On February 28, Prime Minister Dr Ruhakana Rugunda assured MPs on the floor of Parliament that government will act on recommendations made by the House Committee on Commissions, Statutory Authorities and State Enterprises on the closure of seven commercial banks.
“When the local banks like the Cooperative Bank closed, the local people got a raw deal because they found it easier to deal with it as it was locally founded,” he said.
Eight months later, no action has been taken.
So what happened to the recommendations in the report?
In a country where rats have been reported to have stolen documents by one accounting officer, it is possible that the COSASE report was eaten by termites while it was on the shelves.
Elijah Okupa, a member of the committee that investigated BoU said they will continue pressing the case to have recommendations implemented
He said it was a positive sign that MP Michael Mawanda had been granted leave to draft a private member’s bill seeking to amend the BoU Act.
Mawanda’s bill aims at separating the management of the central bank from the board because currently the governor is the chairperson of the board.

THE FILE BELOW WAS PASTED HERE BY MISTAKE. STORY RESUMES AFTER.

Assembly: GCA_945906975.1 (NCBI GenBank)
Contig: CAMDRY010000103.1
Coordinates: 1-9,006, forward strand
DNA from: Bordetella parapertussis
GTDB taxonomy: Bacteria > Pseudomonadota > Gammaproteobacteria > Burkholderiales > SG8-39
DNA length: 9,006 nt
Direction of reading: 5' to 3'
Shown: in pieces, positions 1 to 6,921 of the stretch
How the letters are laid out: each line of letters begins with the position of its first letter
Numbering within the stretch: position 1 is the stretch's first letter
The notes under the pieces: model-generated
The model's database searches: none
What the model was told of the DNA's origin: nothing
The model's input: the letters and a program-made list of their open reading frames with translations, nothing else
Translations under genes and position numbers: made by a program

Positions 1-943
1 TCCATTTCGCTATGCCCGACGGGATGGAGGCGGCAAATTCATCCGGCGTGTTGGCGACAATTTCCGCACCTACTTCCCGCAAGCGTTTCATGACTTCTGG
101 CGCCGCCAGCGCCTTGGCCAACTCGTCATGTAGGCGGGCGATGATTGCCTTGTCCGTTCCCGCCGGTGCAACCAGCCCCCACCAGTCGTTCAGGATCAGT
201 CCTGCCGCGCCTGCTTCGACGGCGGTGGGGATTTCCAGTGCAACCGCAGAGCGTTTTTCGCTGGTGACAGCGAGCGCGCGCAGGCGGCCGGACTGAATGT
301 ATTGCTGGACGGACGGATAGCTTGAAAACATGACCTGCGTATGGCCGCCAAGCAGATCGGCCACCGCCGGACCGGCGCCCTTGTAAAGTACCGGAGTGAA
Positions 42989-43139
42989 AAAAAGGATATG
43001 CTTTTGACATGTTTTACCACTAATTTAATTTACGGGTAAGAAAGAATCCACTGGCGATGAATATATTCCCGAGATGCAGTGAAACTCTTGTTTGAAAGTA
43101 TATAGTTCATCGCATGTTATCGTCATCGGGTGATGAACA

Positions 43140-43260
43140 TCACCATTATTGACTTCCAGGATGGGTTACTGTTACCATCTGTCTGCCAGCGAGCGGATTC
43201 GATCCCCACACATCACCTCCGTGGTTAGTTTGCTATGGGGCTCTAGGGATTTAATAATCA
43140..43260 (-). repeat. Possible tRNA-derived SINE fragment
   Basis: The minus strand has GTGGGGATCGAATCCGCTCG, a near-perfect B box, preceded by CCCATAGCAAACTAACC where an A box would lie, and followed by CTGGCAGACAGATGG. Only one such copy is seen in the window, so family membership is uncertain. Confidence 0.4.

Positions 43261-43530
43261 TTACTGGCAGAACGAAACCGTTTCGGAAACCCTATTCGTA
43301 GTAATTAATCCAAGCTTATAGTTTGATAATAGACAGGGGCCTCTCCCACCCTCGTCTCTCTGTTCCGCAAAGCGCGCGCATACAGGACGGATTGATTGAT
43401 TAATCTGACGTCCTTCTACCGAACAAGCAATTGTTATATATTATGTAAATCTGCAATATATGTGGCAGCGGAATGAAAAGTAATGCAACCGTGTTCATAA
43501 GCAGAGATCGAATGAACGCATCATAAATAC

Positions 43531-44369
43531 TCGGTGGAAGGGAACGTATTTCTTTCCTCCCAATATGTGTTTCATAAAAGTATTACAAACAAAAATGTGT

“We have not given up and we shall not give up,” Okupa said adding that they will push to have the full implementation of the report.
Presenting the report to Parliament in February the then committee chairperson Abdu Katuntu said there were “serious security laxity” at BoU and said bank officials who flouted relevant laws and regulations ought to be held personally responsible.
COSASE highlighted several instances in which the central bank did not follow the Financial Institutions Act (FIA) and its own regulations on appointing auditors, taking inventories, managing confidential information, and reaching out to potential buyers of the failing banks.
The committee also found serious problems with the disposal of liquidated banks.
For instance, it noted that Nile River Acquisition, a company tapped up to recover Shs145b in loans owed to ICB, Greenland and Co-operative banks was not registered and benefitted from “an incredibly outrageous” discount of 93 per cent.
BoU closed/sold seven banks:Greenland Bank, Teefe Trust Bank, International Credit Bank, Crane Bank, National Bank of Commerce, Gold Trust Bank and Cooperative Bank.